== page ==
Authentic voices. Remarkable stories. AOL On Originals showcase the passions that make the world a more interesting place.
Jews and Money. Asian Drivers. Polish IQ. CPT… that's racist! But where do these stereotypes come from? Comedian Mike Epps explores the backstories of this humor and how history and fact often distorts into a snide – but sometimes funny – shorthand.
"INSPIRED" features celebrities, visionaries and some of the biggest newsmakers of our generation, recounting the stories behind their biggest, life-changing moments of inspiration.
In a compelling series of verite encounters, Win Win provides unique access into the minds and lives of the world’s most-celebrated entrepreneurs and athletes.
Explore what it means to be human as we rush head first into the future through the eyes, creativity, and mind of Tiffany Shlain, acclaimed filmmaker and speaker, founder of The Webby Awards, mother, constant pusher of boundaries and one of Newsweek’s “women shaping the 21st Century.”
Nicole Richie brings her unfiltered sense of humor and unique perspective to life in a new series based on her irreverent twitter feed. The show follows the outspoken celebrity as she shares her perspective on style, parenting, relationships and her journey to adulthood.
Comedy is hard, but teaching comedy to children is hilariously difficult. Kevin Nealon is giving the challenge to some world-famous comedians. As these young minds meet with comedy’s best, get ready to learn some valuable comedy lessons, and to laugh!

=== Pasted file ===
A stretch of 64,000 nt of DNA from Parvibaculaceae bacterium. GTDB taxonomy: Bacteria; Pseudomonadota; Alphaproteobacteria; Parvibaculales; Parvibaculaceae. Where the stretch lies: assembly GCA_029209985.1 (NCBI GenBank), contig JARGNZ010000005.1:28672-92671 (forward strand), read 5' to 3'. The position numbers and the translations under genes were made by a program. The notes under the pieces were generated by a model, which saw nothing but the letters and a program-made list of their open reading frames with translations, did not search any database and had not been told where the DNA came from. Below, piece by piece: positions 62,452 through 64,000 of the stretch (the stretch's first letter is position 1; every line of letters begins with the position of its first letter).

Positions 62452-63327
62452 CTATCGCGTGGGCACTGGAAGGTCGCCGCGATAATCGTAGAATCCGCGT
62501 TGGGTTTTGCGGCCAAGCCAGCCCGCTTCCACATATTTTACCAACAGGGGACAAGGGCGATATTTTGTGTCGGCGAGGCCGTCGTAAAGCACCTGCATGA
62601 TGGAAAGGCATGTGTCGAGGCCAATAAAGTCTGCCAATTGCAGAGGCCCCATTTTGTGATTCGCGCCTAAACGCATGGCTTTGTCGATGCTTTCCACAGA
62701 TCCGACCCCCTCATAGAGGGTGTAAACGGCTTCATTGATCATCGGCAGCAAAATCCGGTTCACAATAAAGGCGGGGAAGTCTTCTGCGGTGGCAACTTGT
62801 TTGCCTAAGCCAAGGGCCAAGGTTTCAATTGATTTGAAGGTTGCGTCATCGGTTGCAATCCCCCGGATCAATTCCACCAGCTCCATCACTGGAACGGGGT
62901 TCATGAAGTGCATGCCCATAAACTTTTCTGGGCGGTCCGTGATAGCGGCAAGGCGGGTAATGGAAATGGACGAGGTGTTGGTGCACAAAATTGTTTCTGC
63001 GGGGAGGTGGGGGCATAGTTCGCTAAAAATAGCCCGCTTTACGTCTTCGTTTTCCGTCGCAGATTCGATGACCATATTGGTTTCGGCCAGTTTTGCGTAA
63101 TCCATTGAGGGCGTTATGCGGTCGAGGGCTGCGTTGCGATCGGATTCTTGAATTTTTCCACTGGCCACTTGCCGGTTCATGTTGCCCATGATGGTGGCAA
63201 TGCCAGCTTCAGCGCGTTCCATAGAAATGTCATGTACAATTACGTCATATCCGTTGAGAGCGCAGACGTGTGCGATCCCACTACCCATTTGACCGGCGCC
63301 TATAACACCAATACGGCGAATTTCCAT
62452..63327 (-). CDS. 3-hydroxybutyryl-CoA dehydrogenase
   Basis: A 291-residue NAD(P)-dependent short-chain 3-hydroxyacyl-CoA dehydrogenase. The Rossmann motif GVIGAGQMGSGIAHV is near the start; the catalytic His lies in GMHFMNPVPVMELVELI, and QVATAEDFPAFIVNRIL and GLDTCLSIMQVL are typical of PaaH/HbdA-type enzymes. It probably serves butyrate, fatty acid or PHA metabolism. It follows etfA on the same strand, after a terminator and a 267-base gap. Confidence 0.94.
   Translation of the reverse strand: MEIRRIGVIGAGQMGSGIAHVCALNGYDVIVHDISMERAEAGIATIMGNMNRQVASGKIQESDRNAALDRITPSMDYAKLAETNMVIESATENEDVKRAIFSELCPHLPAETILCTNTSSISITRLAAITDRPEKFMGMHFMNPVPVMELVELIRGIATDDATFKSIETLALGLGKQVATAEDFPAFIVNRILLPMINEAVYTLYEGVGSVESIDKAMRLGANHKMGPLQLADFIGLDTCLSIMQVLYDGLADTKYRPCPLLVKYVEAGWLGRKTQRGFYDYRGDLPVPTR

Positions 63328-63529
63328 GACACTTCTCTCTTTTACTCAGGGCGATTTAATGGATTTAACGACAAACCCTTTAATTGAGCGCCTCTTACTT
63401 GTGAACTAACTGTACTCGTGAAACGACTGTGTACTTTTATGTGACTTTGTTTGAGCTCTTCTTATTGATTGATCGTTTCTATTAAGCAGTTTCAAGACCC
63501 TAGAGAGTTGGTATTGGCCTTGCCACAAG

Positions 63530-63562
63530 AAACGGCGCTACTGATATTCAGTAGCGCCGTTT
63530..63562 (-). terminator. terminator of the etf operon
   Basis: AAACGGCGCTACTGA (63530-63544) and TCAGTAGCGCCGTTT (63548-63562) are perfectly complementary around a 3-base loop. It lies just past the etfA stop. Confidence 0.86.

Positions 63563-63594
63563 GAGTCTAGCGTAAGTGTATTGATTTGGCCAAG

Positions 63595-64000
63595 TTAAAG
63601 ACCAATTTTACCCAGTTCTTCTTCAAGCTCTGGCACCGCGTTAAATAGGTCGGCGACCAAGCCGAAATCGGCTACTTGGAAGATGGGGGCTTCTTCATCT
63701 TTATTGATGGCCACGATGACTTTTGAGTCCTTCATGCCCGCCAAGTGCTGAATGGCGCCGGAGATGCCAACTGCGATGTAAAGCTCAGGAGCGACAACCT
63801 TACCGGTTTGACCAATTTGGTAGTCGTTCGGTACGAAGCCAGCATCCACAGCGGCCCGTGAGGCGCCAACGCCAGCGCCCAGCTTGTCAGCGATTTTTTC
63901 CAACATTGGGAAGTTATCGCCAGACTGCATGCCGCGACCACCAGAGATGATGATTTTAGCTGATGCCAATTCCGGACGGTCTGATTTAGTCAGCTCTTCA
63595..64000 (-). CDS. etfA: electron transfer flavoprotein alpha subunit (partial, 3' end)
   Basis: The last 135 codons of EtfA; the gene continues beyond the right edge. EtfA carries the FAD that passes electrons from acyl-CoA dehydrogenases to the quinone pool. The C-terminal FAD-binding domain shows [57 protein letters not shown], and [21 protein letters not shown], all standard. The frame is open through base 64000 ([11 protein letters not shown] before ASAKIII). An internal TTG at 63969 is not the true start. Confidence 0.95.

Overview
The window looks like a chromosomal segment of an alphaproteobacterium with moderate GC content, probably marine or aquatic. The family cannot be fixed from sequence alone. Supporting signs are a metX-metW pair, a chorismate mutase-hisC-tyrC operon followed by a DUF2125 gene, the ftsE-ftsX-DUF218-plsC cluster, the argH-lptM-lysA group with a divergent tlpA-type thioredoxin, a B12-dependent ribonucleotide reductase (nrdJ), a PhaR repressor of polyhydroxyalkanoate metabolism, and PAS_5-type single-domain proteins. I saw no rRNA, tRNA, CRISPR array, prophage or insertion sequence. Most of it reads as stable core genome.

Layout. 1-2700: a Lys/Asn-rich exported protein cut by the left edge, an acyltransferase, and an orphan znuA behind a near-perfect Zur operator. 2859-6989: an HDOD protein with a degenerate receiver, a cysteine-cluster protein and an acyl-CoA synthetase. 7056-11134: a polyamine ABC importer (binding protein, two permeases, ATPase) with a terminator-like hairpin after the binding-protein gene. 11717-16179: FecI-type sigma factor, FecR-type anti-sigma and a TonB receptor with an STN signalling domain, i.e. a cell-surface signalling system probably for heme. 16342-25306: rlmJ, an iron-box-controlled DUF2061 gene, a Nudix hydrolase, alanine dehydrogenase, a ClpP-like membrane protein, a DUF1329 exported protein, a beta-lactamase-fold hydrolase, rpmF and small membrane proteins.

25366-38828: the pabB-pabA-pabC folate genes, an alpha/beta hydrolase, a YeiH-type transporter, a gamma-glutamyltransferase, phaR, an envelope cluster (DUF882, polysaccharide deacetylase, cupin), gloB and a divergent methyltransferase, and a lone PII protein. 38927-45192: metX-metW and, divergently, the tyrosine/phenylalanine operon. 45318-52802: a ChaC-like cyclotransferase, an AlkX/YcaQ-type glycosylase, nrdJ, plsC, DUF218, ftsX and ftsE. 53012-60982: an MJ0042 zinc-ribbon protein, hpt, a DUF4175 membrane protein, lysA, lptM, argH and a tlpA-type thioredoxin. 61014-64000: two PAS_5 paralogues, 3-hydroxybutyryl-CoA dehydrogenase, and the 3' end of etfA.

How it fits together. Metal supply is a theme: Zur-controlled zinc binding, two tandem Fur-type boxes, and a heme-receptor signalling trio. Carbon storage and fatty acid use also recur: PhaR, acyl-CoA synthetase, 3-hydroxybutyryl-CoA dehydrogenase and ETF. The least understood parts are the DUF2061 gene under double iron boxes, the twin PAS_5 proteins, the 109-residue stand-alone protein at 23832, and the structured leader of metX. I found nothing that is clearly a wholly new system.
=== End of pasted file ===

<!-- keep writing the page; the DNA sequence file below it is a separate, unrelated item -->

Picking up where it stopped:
James Franco loves movies. He loves watching them, acting in them, directing them, and even writing them. And now, he’s going to take some of his favorite movie scenes from the most famous films of all time, and re-imagine them in ways that only James can.
The story of punk rock singer Laura Jane Grace of Against Me! who came out as a woman in 2012, and other members of the trans community whose experiences are woefully underrepresented and misunderstood in the media.
Executive produced by Zoe Saldana (who will be the subject of one episode), a celebrity travels back to their hometown to pay tribute to the one person from their past (before they were famous) who helped change their life by giving them an over-the-top, heart-felt surprise.
Enter the graceful but competitive world of ballet through the eyes of executive producer, Sarah Jessica Parker. This behind-the-scenes docudrama reveals what it takes to perform on the ultimate stage, the New York City Ballet. Catch NYCB on stage at Lincoln Center.
Park Bench is a new kind of "talking show" straight from the mind of born and bred New Yorker and host, Steve Buscemi.
Go behind the scenes with some of the biggest digital celebrities to see what life is like when the blogging and tweeting stops.
Digital influencer Justine Ezarik (iJustine) is back. After covering the world of wearable tech last season, iJustine is expanding her coverage this year by profiling the hottest tech trends across the country.
Chris Hill-Scott and Lloyd Wright talk about photography and skating